2.4.3 Crown Liability and Proceedings Act

For the purpose of harmonization in extra-contractual civil liability matters, we took the Crown Liability and Proceedings Act (hereinafter the "CLPA") as a pilot act. This act refers to the provincial rules respecting civil liability on a complementary basis. It thus maintains close ties with the private law of the provinces and, as such, lends itself particularly well to harmonization.

Many clauses in the bill are devoted to the harmonization of this act. Examples are thus numerous and, once again, we will limit ourselves to a few.

Example 1. Clause 34 of the bill amends section 2 of the CLPA by repealing and replacing the definition of the concept of "tort" ("délit civil  "). In both versions of the act, the present definition of the terms "tort/délit civil " causes a problem of obsolete terminology because the concepts of "delict" and "quasi delict" ("délit " and "quasi-délit ") were removed from the Civil Code of Quebec and were replaced by the concept of extra-contractual civil liability.[51]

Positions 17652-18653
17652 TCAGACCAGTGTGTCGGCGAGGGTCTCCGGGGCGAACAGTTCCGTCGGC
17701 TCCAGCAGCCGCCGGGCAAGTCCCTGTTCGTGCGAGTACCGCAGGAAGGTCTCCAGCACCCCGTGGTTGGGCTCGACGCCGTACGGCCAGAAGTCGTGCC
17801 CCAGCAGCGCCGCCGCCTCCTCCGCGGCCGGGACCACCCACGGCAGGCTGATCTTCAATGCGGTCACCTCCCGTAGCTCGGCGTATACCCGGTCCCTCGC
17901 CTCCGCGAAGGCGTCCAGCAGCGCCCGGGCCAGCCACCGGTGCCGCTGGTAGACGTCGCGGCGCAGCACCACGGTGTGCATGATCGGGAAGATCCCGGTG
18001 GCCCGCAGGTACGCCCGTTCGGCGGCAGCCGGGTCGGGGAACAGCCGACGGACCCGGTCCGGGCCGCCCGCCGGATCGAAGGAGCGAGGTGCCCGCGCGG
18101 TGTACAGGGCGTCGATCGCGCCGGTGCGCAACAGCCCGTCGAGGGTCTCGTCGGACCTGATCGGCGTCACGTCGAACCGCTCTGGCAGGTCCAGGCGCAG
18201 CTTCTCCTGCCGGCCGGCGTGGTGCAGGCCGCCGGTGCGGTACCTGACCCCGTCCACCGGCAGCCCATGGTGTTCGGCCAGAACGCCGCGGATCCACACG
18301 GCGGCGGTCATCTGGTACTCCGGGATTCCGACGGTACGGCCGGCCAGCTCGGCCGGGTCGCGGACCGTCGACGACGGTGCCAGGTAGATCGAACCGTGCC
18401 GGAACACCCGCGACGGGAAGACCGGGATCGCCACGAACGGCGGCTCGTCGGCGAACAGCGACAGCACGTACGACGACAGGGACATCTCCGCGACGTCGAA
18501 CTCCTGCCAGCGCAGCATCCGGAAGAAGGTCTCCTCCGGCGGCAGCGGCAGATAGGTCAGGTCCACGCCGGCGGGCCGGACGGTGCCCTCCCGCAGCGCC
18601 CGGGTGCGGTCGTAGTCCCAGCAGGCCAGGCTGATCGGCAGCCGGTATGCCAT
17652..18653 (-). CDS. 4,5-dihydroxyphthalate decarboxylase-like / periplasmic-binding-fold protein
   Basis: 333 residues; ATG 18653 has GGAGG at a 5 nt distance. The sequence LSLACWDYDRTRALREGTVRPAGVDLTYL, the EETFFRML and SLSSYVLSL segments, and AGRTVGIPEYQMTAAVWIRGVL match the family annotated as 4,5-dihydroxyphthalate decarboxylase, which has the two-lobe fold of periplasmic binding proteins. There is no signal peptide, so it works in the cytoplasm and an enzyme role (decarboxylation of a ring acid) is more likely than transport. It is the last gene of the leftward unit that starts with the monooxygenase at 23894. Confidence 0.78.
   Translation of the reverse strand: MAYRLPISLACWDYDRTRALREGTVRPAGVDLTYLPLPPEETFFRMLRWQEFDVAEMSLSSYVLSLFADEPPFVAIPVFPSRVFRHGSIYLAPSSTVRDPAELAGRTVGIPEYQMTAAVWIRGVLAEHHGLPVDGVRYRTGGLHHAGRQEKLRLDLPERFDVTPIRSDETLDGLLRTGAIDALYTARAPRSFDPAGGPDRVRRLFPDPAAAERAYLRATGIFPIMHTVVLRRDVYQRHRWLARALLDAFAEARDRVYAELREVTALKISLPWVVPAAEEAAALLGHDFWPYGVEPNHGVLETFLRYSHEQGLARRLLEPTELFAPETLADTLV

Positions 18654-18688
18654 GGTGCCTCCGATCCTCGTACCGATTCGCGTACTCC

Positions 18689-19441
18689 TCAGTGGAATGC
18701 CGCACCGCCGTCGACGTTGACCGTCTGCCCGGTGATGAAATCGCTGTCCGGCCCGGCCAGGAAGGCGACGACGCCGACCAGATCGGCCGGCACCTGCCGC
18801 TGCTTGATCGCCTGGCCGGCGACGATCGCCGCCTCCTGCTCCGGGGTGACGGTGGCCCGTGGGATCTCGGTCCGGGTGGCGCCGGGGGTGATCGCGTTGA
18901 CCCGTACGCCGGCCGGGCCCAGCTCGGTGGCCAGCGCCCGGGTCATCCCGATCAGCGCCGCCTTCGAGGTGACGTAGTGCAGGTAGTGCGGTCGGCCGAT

To correct this problem and prevent the use of a term which refers solely to common law, such as "tort", the bill uses generic terms defined in light of each of the two systems. The two terms selected are "liability" and "responsabilité". As these two terms, in a general context, refer to both extra-contractual and contractual liability in both civil and common law, they had to be defined in order to restrict them to extra-contractual liability only, which is contemplated by Part I of the act. The technique used for this definition is the paragraphed double. Thus the terms "liability/responsabilité" are defined in civil law terms in the first paragraph and in common law terms in the second. In this way, the definition is appropriate for the four audiences. In addition, the use of generic terms throughout the act ensures that the text is not unduly cluttered and that neither system carries greater weight than the other.